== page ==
Tony: Oh, gosh. I hired my first assistant probably in 2006 or 2007, so probably six years I did it pretty much all myself. I had contractors, I had people that I’d sub things out to, but once I brought my first assistant on, that really changed things. It was just a small amount of things that I didn’t want to do that I kind of pushed on her, some bookkeeping, some property management and things like that.
I think that’s really the key when you hire people. Hire people that are good at what you’re weak at so that you can take those things that you don’t want to do or that you’re not good at, and let them run with it because they’re going to do it a lot better than you and they’re going to like it a lot better than you.
Mike: Right, absolutely. So in terms of team-building, where do you start? I think a lot of people . . . well, why don’t we start here. You said you brought on an assistant first. That’s a common question I think a lot of people ask is, what’s the first person that I should hire in this business. It’s usually an assistant or a salesperson, or somewhere in that regard. What are your thoughts on that?
Tony: I’d say an assistant. You know, just like I did in Tampa, when I hired my first person here, I didn’t have a title. I basically just said, “I’m looking for an assistant,” I guess is the way that I worded it, and I told them everything that I do on a daily basis, and I said, “I need you to take a lot of this stuff off my plate.” So I hired someone here in Tampa that’s similar to my sister in Wichita, where she’s very sharp. She’s someone that can take something and run with it and figure out how to do it. And if she doesn’t know how to do it, she’ll ask me a quick question, she’ll get back to it and get it knocked out.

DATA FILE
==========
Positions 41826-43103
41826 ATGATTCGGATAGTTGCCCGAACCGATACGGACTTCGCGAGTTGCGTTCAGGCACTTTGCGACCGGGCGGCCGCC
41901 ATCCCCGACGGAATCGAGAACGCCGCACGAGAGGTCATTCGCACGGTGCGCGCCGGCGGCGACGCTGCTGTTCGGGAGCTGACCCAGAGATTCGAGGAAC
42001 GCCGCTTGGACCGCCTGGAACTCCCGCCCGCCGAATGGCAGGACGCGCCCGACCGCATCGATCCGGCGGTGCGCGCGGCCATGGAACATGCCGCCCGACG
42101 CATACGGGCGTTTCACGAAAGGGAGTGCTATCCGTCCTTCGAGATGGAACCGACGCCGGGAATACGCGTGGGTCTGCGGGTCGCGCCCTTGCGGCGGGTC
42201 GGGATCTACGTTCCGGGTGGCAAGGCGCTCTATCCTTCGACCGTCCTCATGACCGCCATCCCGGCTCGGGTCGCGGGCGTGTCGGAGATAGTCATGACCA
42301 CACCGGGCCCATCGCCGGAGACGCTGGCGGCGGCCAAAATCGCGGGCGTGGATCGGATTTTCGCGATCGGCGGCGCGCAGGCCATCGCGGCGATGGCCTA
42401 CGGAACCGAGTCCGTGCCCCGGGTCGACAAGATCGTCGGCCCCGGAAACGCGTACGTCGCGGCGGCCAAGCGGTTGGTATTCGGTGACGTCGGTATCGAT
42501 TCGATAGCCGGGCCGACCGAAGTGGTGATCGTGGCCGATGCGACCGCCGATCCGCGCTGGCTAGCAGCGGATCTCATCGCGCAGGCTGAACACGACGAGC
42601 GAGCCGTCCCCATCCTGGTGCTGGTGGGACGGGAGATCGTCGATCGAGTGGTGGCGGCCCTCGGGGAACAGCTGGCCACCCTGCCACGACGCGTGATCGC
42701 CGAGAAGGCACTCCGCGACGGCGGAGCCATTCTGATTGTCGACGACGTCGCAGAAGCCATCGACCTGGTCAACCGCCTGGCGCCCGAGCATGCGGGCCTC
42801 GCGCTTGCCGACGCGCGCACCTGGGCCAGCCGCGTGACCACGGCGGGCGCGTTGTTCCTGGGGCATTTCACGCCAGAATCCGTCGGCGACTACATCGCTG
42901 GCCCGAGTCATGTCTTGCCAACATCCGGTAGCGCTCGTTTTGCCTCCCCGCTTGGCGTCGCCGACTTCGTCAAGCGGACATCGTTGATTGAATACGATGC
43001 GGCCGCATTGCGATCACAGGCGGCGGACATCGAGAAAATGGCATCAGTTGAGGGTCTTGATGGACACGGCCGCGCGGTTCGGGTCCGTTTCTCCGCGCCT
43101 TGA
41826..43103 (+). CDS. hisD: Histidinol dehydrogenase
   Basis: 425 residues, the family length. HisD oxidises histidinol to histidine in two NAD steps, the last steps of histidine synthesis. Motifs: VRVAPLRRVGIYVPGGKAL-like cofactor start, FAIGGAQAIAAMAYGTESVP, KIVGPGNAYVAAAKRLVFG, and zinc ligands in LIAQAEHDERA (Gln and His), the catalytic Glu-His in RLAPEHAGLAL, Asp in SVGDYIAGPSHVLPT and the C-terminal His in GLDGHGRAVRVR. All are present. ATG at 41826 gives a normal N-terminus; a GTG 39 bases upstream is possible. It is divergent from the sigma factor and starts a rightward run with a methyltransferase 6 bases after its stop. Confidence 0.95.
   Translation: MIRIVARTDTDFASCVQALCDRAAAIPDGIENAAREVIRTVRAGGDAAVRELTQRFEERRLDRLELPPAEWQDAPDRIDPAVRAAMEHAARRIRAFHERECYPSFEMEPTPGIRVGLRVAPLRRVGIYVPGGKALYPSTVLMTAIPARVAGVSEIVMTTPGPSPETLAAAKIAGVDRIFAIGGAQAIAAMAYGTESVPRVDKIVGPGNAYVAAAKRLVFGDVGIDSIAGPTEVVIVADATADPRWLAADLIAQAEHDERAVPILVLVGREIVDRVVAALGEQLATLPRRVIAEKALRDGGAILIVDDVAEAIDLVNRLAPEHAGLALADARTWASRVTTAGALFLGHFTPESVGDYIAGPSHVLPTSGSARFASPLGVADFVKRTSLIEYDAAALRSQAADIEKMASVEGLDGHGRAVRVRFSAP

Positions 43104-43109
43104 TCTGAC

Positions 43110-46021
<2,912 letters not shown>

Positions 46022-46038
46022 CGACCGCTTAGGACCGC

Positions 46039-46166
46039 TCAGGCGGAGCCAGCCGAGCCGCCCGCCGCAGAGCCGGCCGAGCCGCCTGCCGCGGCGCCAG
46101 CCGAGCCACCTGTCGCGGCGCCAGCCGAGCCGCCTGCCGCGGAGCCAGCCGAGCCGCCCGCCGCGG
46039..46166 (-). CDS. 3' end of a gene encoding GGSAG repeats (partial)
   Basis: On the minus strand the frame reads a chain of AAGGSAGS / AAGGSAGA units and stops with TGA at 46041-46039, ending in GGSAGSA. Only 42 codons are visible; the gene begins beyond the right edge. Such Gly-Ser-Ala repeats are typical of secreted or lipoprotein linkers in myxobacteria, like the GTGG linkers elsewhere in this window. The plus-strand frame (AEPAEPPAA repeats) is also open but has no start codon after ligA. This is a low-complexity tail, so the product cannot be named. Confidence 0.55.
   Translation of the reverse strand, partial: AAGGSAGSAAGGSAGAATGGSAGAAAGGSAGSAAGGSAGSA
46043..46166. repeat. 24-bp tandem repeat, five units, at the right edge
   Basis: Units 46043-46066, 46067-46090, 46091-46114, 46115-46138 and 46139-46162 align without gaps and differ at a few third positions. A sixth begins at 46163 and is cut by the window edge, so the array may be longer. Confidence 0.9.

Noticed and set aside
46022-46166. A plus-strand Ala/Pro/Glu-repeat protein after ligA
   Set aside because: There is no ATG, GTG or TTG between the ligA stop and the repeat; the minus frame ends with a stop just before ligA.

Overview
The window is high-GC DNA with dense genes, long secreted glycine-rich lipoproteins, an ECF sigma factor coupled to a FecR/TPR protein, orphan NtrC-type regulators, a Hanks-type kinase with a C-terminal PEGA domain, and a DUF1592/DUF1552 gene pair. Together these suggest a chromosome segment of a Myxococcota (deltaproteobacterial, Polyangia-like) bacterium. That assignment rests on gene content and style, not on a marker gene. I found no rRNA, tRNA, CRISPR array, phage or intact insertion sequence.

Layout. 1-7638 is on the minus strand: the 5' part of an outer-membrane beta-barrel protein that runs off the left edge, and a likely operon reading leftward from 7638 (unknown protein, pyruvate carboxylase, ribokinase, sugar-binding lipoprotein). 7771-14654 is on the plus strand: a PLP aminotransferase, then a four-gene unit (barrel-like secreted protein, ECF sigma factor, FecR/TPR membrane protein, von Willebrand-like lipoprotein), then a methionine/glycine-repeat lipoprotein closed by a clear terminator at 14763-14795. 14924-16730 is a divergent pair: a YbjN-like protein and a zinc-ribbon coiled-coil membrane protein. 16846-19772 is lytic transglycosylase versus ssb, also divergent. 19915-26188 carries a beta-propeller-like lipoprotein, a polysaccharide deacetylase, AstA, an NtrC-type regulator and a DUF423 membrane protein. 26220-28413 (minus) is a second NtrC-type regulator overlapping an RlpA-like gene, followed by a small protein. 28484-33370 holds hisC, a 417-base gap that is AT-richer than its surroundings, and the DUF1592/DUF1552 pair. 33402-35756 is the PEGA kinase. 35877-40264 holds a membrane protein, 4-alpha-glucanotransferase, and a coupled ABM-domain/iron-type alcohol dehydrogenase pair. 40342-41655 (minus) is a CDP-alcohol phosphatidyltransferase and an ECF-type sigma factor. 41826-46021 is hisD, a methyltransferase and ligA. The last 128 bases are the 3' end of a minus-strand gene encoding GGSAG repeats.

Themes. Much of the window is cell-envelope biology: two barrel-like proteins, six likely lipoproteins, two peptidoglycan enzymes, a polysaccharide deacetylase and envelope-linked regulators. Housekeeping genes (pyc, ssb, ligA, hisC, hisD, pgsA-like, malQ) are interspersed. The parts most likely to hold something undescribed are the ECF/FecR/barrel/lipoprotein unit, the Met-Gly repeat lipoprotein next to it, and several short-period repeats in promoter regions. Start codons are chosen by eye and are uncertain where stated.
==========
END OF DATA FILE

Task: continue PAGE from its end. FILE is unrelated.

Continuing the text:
So my advice would be someone that is very detailed, someone that is very driven. Not too driven or they’ll want to take over your business, but someone that has managed another company. My sister managed a company before she came on with me. My assistant here managed basically a real estate . . . or not a real estate but an attorney’s office, where she was doing the marketing, she was doing the books. They would just throw stuff to her and she was basically their office manager. So I think someone that can take a lot of the day-to-day things off your plate where you don’t have to babysit them. They take it and they run with it, and you don’t have to babysit them. I think that’s a big thing.
Mike: I’d say probably the most successful real estate investors that I know are generally not the types that enjoy the administrative side, the bookkeeping. In this business there’s a lot of paper pushing and a lot of organization that has to happen, and generally speaking, successful real estate investors are more of that . . . they’re out there trying to kill stuff and that administrative part is a necessary evil, but it’s probably not something that you enjoy and probably not even that good at, quite frankly. So that makes sense that that’s the first thing to go.
Tony: Yeah, absolutely.
Mike: Yeah. So where do you go from there? I mean, I think there are a couple lines of thought for real estate investors. Either they try to have this “stay small and keep it all” mentality, like, try to do more themselves and not really farm a lot out. And then there’s the “I’m going to blow this thing up and launch into multiple markets or do a ton of volume” type of thing. So I guess for people that are listening to this that are in one of those two camps, what are some of the typical ways they can take it to the next level?
Tony: Well, one of the things that really hindered my growth was I was flying in too many different directions. I guess my advice would be, with that first hire, is get them trained and get them trained very well before you start taking on other ventures. I’ve done multi-level marketing. I’ve tried to start a handyman business. I’ve tried starting a . . . there’s a mortgage business. I mean, there’s all kinds of businesses that I’ve tried to start, and what I realized was is that, I was doing many things but I was only doing one thing okay and the rest of them I was doing really crappy.
So your main focus needs to be on what you do well. Do it very, very, very well, and once you can hand that off to someone else, such as my president or general manager, Leon, and my sister Tina, before you start trying to get too wide, find those people, do it very well, and make sure that most of it runs without you before you start chasing other things. I’ve seen too many entrepreneurs do that and they have something that’s good and successful, but they don’t have it systemized correctly. They go and they venture off into something else and then their bread and butter, the thing that puts food on their table, ends up going away.